The field of safety toxicology is entering a new era shaped by the burden of evaluating the ever-growing number and diversity of chemical entities to determine their impact on the environment and human health. The need for establishing a new way to obtain critical information on the possible toxic effects of particular chemical exposures are further influenced by the associated costs, time, and the extensive animal experimentation that traditional risk assessment requires.
In particular, the time window for obtaining this information is urgent in light of the new regulatory requirements that are proposed or already in place in the U.S. and abroad. One approach to these issues is to develop a series of in vitro measurements that can not only serve as a first-line estimate of a compound’s potential toxicity, but also provide insight into possible mechanisms of that toxicity.
Such information from a large number of compounds can be rapidly assembled through high-throughput screening of relevant in vitro assays and then combined with a database of compounds with known in vivo toxicity data to extract possible similarities.
For the pharmaceutical industry, human safety concerns for new chemical entities are a continual issue since these compounds are targeted for human use. Within this industry, a finite set of assays is used to test for potential safety liabilities prior to their introduction to human populations.
The questions arise as to whether these existing in vitro datasets are comprehensive enough and if they are they used in the best way to address toxicity concerns, especially in predicting the effects of compounds that are developed beyond traditional pharmaceutical chemical space.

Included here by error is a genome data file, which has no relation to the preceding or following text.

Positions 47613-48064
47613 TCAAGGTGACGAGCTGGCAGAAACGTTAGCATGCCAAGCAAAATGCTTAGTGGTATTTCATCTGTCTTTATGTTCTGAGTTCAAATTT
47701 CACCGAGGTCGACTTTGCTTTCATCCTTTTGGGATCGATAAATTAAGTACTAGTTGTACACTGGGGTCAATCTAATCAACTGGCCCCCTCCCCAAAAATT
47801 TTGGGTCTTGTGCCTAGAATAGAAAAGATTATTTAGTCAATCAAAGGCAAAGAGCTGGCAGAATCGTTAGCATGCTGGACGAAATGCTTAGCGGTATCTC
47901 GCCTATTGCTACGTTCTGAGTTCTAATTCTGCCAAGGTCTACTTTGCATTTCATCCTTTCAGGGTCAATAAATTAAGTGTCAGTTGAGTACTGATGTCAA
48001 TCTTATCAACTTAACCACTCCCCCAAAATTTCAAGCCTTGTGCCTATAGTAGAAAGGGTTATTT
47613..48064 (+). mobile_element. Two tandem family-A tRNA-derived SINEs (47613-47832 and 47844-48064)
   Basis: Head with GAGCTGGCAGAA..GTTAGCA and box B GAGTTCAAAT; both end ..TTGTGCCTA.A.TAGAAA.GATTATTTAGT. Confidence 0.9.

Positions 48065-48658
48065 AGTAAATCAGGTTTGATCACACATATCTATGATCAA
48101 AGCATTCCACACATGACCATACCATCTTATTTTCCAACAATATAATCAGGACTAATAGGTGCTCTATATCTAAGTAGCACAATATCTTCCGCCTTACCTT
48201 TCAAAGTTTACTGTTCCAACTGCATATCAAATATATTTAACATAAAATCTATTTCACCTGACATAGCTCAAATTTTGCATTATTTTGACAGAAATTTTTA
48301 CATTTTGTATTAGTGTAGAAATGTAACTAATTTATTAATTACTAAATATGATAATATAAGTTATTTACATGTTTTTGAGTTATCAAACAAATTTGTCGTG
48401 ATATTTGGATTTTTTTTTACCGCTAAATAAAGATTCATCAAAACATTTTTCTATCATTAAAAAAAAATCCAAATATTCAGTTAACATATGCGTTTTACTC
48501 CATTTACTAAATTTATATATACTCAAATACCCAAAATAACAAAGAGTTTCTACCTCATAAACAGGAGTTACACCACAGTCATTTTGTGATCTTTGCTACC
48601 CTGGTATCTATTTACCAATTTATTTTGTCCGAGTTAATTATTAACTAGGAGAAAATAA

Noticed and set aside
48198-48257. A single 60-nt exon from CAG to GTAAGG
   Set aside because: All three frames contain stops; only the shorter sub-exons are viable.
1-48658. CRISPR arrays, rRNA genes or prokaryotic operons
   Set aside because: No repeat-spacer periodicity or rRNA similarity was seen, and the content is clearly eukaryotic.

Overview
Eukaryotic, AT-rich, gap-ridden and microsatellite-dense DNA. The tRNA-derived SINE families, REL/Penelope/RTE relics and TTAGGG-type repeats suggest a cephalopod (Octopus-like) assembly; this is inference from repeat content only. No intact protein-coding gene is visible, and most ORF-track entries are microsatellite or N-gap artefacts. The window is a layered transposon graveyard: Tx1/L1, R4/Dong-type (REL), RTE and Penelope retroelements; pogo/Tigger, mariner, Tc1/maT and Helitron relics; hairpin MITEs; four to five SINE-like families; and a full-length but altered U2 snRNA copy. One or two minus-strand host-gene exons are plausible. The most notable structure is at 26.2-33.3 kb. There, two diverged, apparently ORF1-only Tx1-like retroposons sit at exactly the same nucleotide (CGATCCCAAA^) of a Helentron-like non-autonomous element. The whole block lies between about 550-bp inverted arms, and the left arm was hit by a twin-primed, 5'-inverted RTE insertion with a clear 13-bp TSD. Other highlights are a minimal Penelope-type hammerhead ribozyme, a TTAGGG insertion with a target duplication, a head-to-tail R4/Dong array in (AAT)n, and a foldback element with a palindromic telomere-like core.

The ultimate success of a predictive toxicology approach to answer some of these safety concerns requires several key elements. Primarily among these is the availability of well-defined in vitro measures that reflect the response of important biological processes to xenobiotics. A vital part of this process is the selection of assays that provide data on the inhibition or activation of pathways that are central to mediating an adverse effect.
Many of the targets in such pathways may not have been identified yet. In these cases, we rely on correlative analysis with in vivo data to highlight those assays that provide a reliable marker of possible safety concern, even though we presently may not understand their role in that effect.
Additional factors that will contribute to this approach are both the quality and depth of the in vitro dataset. The data must come from high signal-to-noise assays that unambiguously define a reliable response and are able to differentiate it from artifacts such as natural fluorescence that are common to certain classes of compounds.
These results will reflect both positive and negative information, which are both important to the ultimate goal of predicting responses in humans. It is also imperative that the screening matrix be complete; that is, all compounds must be tested in all the relevant assays. This allows compounds to be ranked for activity across a continuous scale to optimize statistical power.
Finally, the compound sets must be information rich, covering a wide chemical space with overlap among compounds within that space allowing statistical confidence in the conclusion concerning specific chemical and biological interactions.